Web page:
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What you need to know for 12/11/2017

Niskayuna wrestler gets pin in 5 seconds

Niskayuna wrestler gets pin in 5 seconds

'We shook hands and it happened'
Niskayuna wrestler gets pin in 5 seconds
Niskayuna wresler Peter Meshkov (top) and Eoghan Sweeney practice Monday. Meshkov pinned an opponent in five seconds Saturday.
Photographer: Marc Schultz

NISKAYUNA — Peter Meshkov went through his normal pre-match routine of envisioning all the moves he wanted to make.

The Niskayuna High School freshman wrestler only needed one.

Meshkov pinned his 152-pound opponent from Tamarac Saturday in five seconds, the fastest fall ever for a Niskayuna wrestler, in one of the seven victories he recorded at the meet.

“I definitely wasn’t expecting it,” Meshkov, a three-year varsity wrestler, said. “The pin was mostly instinctual. We shook hands and it happened.”

Five seconds.

That’s three seconds faster than the old — very old — Niskayuna record, held by a future Olympian.

“You don’t have to know anything about wrestling to know it’s spectacular,” Niskayuna coach  Shaun Neely said of Meshkov’s record-setting pin at the Columbia Dual Meet Invitational. “Amazing.”

Five seconds.

“It was a bit of the luck factor, and a certain amount of skill.”

It happened so fast that some of his teammates never saw the pin. 

Eoghan Sweeney, who set the Niskayuna career wins record at the meet, was among them.

“I turned around and heard the [match-ending] whistle,” Sweeney, a 160-pound senior, said. “I turned around and saw Peter getting his hand raised. He’s coming off the mat and I was like, ‘What just happened.’ ”

Neely said Meshkov’s pin of William Kasperek was the result of a perfectly executed move.

“It’s close to impossible to pin someone that fast, but I saw it with my own eyes,” 

Niskayuna’s ninth-year varsity coach said. “It was one fluid motion. Step, throw, and the ref was there to call it. Both shoulders touched the mat for two seconds. Everything worked out. The other kid got caught. It’s like a 5-second KO in boxing. I’m sure it could never be duplicated.”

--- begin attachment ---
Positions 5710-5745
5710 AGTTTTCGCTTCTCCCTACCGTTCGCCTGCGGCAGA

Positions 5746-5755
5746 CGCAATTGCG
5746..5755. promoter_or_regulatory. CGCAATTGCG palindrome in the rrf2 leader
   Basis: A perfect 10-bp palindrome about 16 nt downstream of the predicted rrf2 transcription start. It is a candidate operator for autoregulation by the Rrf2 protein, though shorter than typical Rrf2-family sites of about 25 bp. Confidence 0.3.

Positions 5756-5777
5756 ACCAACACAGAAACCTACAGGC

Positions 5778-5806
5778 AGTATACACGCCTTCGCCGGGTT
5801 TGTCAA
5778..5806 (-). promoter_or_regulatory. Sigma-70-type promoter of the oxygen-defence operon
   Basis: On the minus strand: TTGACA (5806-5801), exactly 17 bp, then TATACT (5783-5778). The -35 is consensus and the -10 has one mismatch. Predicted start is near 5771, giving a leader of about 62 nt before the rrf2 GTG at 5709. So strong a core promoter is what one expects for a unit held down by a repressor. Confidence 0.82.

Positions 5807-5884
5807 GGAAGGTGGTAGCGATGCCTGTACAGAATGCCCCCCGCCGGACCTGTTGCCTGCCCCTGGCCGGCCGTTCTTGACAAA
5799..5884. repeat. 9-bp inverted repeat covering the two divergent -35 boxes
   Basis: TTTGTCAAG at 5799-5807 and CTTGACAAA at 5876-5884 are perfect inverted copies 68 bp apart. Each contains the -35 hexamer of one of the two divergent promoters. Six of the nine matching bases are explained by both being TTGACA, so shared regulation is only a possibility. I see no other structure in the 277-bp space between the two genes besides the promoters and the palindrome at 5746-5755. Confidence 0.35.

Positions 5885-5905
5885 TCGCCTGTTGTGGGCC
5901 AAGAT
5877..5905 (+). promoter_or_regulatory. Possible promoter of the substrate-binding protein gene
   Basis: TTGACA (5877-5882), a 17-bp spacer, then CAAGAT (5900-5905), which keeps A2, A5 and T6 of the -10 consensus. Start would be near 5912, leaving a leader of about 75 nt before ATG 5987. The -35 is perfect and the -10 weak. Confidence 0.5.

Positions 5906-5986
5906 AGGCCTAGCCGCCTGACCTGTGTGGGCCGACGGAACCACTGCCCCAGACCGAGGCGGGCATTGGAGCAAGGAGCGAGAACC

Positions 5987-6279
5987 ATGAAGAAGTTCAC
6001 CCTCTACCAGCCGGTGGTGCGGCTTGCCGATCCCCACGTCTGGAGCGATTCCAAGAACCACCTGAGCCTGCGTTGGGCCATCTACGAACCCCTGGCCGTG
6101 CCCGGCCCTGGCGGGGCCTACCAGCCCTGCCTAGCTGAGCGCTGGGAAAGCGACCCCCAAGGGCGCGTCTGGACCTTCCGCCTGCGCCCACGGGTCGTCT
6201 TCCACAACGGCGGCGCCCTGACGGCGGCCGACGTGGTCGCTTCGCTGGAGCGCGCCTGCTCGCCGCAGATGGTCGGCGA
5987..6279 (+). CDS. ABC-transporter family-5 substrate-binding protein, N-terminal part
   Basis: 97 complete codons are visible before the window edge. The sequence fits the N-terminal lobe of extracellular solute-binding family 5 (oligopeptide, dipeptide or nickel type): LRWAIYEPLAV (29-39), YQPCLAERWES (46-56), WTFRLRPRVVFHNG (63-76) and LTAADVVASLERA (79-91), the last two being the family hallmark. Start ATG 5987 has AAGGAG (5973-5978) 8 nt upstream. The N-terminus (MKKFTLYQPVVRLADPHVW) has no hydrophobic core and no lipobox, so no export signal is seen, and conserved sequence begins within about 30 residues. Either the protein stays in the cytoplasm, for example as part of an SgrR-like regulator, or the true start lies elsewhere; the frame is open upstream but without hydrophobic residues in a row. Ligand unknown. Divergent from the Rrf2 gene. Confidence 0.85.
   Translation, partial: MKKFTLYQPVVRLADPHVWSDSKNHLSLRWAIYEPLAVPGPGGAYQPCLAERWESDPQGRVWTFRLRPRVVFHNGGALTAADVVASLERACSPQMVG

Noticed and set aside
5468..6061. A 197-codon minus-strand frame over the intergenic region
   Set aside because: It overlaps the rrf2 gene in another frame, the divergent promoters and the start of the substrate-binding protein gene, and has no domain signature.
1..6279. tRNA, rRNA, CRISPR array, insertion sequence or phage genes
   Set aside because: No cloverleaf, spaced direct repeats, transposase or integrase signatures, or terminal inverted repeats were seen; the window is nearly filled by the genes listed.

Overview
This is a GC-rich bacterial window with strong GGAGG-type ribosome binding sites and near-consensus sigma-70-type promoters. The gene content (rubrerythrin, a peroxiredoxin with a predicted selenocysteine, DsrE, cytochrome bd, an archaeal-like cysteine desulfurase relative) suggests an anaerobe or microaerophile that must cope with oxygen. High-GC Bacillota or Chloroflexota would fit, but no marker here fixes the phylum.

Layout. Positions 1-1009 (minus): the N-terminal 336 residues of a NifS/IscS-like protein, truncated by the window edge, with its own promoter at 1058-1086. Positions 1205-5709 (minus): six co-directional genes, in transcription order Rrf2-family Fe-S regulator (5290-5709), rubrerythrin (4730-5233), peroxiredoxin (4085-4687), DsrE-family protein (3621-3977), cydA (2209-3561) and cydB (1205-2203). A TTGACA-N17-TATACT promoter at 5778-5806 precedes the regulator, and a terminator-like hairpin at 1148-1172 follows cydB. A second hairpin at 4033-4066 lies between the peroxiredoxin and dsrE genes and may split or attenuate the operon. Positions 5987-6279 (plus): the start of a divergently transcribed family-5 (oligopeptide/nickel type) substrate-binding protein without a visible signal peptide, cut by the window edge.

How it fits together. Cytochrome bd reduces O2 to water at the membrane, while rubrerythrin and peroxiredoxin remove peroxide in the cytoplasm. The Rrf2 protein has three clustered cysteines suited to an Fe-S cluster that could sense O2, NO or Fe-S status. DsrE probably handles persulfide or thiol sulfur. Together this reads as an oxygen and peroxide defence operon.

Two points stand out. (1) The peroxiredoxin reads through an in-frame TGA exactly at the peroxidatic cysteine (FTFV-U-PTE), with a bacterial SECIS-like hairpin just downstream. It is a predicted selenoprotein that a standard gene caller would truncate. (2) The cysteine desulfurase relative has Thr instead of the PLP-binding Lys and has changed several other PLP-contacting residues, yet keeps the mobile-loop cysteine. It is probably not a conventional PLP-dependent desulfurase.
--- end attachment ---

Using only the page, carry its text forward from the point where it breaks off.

Meshkov began his attack as soon as the whistle blew to start the match. Just like that the whistle blew again to signal its end.

“I didn’t know the kid. I prepared like I would for any other match. I calmed down and thought of moves I wanted to do,” the 14-year-old Journeymen Wrestling Club member said. “We shook hands and stepped forward. I got an underhook and felt the kid wasn’t giving any pressure back. I stepped through and hip-tossed him. I had weight on his chest. I put my chest on his and went for the pin.”

In 1977, future two-time Olympian and Niskayuna wrestling hall of famer Andy Seras recorded a pin in 8 seconds for the Niskayuna record that Meshkov broke. A poster of Seras hangs in the Niskayuna wrestling room.

“The fastest [pin] I ever heard of around here was Seras,” Neely said.

“I had no idea there was a record,” Meshkov added.

Meshkov’s seven wins at the Columbia meet included two decisions and five pins, two of them coming in 35 and 43 seconds. He was selected Niskayuna’s most outstanding wrestler.

“He had a great offseason,” Neely said of the fourth-place finisher at the 2017 Section II Division I meet. “He went to a bunch of meets and even went to Italy to train with a club team there. He did everything you need to do to get a 5-second pin.”

Meshkov’s performance was part of an eventful meet for the Silver Warriors, who went 6-1 and won  five of those matches by over 30 points. Sweeney, with seven pins, and Willie Thacker also went undefeated.

Picking up six victories was Matthew Whelan and James Murphy, and five-bout winners were Jack Schiavo, Ben Catrambone, Alex Ammon and Reggie Melvin.

“We’re coming into the season feeling pretty good. We’re getting settled in,” Sweeney said. “I can see us having a very strong season, especially at sectionals.”

Sweeney boosted his career win total to 181 in moving into the top spot on Niskayuna’s list. Anthony Laniewski, who often went head-to-head with Sweeney in training sessions, closed out his career last season with 179 wins and is Nisk­ayuna’s only significant loss to graduation.

Sweeney won his third straight Section II Class A title last season before placing second at the Section II Division I meet. The senior, who has committed to play lacrosse at Salisbury University, won Section II Division I titles in 2015 (138) and 2016 (160).

“I lost by one point in the Division 1 final last year,” Sweeney said. “That is pushing me to work hard. I want to get to the top of the pod­ium again.”

At Columbia, Niskayuna defeated fellow Suburban Council representative Guilderland (56-21), Whitehall/Fort Ann (56-13), South Glens Falls (52-18), Tamarac (53-22), Beekmantown (63-18) and Maple Hill (57-30) and lost only to Newburgh Free Academy by one point (37-36).

“We are currently ranked No. 1 in Section II and poised for a breakout year,” Neely said. 

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